Manitoba

New in school: Indigenous cooking, Harry Potter as literature and rock 'n' roll

Manitoba post-secondary schools offer fresh approaches to enliven their classes, including a culinary skills program for Indigenous students, the Harry Potter books for literature students and rock 'n' roll, from playing songs to writing them.
Instructor Michael Fitzhenry is helping run a pilot program at Red River College that will teach aspiring chefs how to cook Indigenous meals. (John Einarson/CBC)

A maestro with the knife, Tamara Genaille chops her carrots with the deft touch of a seasoned veteran.

"This is gold," she said proudly, cradling diced carrots in her hand.

She's attending a beginner knife-skills class because the former corrections officer envisions a new career for herself. A frequenter of the powwow circuit, the Winnipeg woman, who is a member of Rolling River First Nation, wants to go from powwow to powwow with a food truck.

"I haven't quite come up with my menu yet," she told a visitor. "It's only been three weeks." However, the menu is sure to include Indian tacos, soup, bannock and pickerel among other delicacies. 

Joseph Alex, right, demonstrates the proper knife-cutting technique to Roland Sutherland at a recent class. (John Einarson/CBC)

For the first time, Red River College is offering a culinary skills program for Indigenous students such as Genaille. It adheres to the same curriculum of the college's existing culinary program, but with a focus on culture and land-based curriculum.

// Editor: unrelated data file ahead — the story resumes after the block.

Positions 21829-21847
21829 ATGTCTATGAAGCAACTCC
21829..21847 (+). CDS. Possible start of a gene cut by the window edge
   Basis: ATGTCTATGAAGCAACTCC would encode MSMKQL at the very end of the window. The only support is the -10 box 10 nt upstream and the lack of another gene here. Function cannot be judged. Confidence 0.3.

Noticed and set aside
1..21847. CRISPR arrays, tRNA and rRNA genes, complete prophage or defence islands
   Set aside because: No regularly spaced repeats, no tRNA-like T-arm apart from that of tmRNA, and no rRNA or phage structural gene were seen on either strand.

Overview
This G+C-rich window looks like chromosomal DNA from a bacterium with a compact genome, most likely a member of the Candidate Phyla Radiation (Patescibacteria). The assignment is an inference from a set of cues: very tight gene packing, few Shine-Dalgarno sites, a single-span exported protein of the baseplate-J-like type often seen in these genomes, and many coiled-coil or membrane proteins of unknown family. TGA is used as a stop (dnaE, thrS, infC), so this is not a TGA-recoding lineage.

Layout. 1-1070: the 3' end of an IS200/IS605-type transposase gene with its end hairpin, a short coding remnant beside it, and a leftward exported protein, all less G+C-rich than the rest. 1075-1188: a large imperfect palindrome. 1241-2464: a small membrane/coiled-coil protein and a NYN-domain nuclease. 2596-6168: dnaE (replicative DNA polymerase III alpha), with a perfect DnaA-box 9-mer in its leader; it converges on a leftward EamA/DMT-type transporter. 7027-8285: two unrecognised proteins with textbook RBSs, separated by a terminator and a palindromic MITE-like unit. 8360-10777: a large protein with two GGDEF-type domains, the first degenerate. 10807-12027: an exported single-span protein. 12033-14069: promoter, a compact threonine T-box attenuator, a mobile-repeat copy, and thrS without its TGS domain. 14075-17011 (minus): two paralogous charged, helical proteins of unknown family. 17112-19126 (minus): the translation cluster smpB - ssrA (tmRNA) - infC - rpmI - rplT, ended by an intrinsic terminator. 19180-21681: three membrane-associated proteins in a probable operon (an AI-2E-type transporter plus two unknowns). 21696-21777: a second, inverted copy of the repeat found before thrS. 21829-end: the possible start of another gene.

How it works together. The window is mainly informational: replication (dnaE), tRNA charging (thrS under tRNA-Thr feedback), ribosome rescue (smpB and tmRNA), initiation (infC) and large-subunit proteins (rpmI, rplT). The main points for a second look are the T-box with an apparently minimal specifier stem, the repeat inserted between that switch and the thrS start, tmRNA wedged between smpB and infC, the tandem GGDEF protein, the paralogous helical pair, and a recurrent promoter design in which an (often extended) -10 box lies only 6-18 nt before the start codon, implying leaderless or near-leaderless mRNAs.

The one-year certificate program is called Indigenous Culinary Skills.

"It's a concept that hasn't been explored," said Joseph Alex, a 37-year-old cook who is an educational assistant with the program. "There's not a lot of Indigenous chefs out there. There's not a lot of Indigenous cooking. The cuisine itself is unheard of."

The Winnipegger said he's been challenged by other chefs who question why he isn't cooking dishes customary to his culture.

Differentiating himself

However, Alex grew up in a German-Mennonite home, and says the desire for traditional Indigenous dishes hadn't caught on with diners until recently. 

"Over the past year and a half, it's slowly come to me that I need to establish some kind of an identity as a chef," said Alex, who is a member of Osoyoos Indian Band in British Columbia.

"Everyone can cook French food, right, but how many people can say they know how to cook a good piece of bison in Indigenous ways?"

Dmitri Seymour-Merasty, 21, grew up in Winnipeg but spent time in Hollow Water First Nation. The up-and-coming chef has limited knowledge of Indigenous cuisine, and says the local food scene would only benefit from new perspectives.

Dmitri Seymour-Merasty has often been the only person of Indigenous descent at the kitchens where he's worked. (John Einarson/CBC)

"Nowadays, everybody is so out of touch with their culture. I feel like I almost know nothing about mine," said Seymour-Merasty, who is often the only person of First Nations descent at kitchens where he's worked. "I'm very excited to start learning about all of our traditional teachings."